Heart Attack

Recognizing a Heart Attack or Angina


If you have risk factors for heart problems, you should always be on the lookout for signs of angina or a heart attack. If you have a sudden heart problem, getting treatment right away could save your life.

Understanding Agina and Heart Attack

  • Angina is a painful or uncomfortable feeling in or near your chest. It signals a lowered amount of blood flow to the heart. Angina is a sign that you are at increased risk of having a heart attack.
  • A heart attack signals loss of blood flow to the heart. Part of the heart muscle then dies. Though many people survive, a heart attack can be deadly. It is vital to get help as soon as possible for a heart attack.

Angina Versus a Heart Attack

Angina is pain, burning, tightness, or pressure in the chest, back, neck, throat, or jaw. Angina symptoms will most likely feel the same each time you have them. You should know that:
  • Angina symptoms last for only a few minutes. If they last for longer than a few minutes, or go away and come back, you may be having a heart attack. Call 911!
  • Angina symptoms should go away with rest or medication. If they don’t go away, call 911!
  • If you have shortness of breath, cold sweat, nausea, or lightheadedness, call 911!

Warning Signs of a Heart Attack

If you have symptoms that you can’t explain, call 911 or go to the emergency room right away. The following are warning signs of a possible heart attack:
  • Chest discomfort. Most heart attacks involve discomfort in the center of the chest that lasts more than a few minutes, or that goes away and comes back. It can feel like uncomfortable pressure, squeezing, fullness or pain.
  • Discomfort in other areas of the upper body. Symptoms can include pain or discomfort in one or both arms, the back, neck, jaw, or stomach.
  • Shortness of breath with or without chest discomfort.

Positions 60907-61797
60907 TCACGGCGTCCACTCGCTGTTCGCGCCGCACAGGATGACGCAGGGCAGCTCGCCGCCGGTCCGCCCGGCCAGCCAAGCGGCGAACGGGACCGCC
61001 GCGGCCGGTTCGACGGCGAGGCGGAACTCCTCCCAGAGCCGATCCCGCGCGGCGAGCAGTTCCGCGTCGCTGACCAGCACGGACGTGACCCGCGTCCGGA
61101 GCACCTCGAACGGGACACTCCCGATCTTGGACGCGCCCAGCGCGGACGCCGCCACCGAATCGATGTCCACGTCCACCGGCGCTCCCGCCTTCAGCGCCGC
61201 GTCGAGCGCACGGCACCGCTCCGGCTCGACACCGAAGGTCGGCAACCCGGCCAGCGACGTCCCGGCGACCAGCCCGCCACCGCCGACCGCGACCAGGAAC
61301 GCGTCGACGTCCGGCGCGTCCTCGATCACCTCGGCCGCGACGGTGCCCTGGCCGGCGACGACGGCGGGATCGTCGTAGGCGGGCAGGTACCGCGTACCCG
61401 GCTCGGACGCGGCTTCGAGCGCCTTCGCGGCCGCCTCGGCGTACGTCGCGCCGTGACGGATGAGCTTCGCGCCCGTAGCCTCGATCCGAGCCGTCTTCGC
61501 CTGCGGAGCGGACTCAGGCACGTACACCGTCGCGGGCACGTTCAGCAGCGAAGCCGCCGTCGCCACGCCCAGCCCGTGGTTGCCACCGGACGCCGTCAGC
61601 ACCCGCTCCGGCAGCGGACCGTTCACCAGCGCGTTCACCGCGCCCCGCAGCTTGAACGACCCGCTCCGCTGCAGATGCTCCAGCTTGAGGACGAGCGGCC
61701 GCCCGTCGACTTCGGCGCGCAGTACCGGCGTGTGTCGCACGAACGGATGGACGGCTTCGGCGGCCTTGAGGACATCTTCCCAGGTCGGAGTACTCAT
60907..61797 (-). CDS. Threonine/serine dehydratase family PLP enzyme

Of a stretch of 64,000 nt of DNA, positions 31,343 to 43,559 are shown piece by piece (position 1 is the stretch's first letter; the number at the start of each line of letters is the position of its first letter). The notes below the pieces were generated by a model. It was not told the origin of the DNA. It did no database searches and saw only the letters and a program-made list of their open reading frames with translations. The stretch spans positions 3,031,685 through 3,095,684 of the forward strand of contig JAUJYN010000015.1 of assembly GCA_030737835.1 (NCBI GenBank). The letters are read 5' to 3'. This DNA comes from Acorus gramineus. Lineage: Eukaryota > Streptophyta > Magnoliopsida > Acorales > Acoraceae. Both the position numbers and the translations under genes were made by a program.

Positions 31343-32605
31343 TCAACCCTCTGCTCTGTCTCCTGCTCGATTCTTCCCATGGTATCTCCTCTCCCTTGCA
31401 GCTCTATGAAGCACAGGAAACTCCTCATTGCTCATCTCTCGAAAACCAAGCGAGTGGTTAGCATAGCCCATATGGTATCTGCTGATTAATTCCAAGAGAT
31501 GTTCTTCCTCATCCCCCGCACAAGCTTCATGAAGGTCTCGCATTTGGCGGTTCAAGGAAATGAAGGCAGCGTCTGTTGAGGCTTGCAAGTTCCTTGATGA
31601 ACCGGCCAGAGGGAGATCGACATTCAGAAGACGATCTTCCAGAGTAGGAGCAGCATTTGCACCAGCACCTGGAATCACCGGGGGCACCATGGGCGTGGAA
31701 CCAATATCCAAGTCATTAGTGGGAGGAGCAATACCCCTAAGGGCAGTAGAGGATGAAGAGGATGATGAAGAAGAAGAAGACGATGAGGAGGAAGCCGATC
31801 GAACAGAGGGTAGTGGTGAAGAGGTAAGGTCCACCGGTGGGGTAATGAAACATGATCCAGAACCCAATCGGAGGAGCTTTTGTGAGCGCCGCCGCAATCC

• Other signs may include breaking out in a cold sweat, nausea, or lightheadedness.
Note for women: Like men, women most commonly have chest pain or discomfort as a heart attack symptom. But women are somewhat more likely than men to have some of the other common symptoms, particularly shortness of breath, nausea and vomiting, back pain, or jaw pain.

Symptoms of a Heart Attack

A heart attack is an urgent message from your heart that it’s starved for oxygen. When a clot blocks a heart vessel, oxygen-rich blood can’t reach your heart. Then heart muscle begins to die and symptoms of a heart attack begin. The sooner you get to the hospital, the sooner treatment can start to help save your life and your heart muscle.


Don't be afraid to call 911, even if you’re not sure you are having a heart attack. If you don’t know the cause of your symptoms, assume it’s a heart attack. Play it safe and get medical help.

Warning Signs of a Heart Attack

  • Chest discomfort. Most heart attacks involve discomfort in the center of the chest that lasts more than a few minutes, or that goes away and comes back. It can feel like uncomfortable pressure, squeezing, fullness or pain.
  • Discomfort in other areas of the upper body. Symptoms can include pain or discomfort in one or both arms, the back, neck, jaw or stomach. • Shortness of breath with or without chest discomfort.
  • Other signs may include breaking out in a cold sweat, nausea, or lightheadedness.
Note for women: Like men, women most commonly have chest pain or discomfort as a heart attack symptom. But women are somewhat more likely than men to have some of the other common symptoms, particularly shortness of breath, nausea, and vomiting, back pain, or jaw pain.

© 2000-2012 Krames StayWell, 780 Township Line Road, Yardley, PA 19067. All rights reserved. This information is not intended as a substitute for professional medical care. Always follow your healthcare professional's instructions.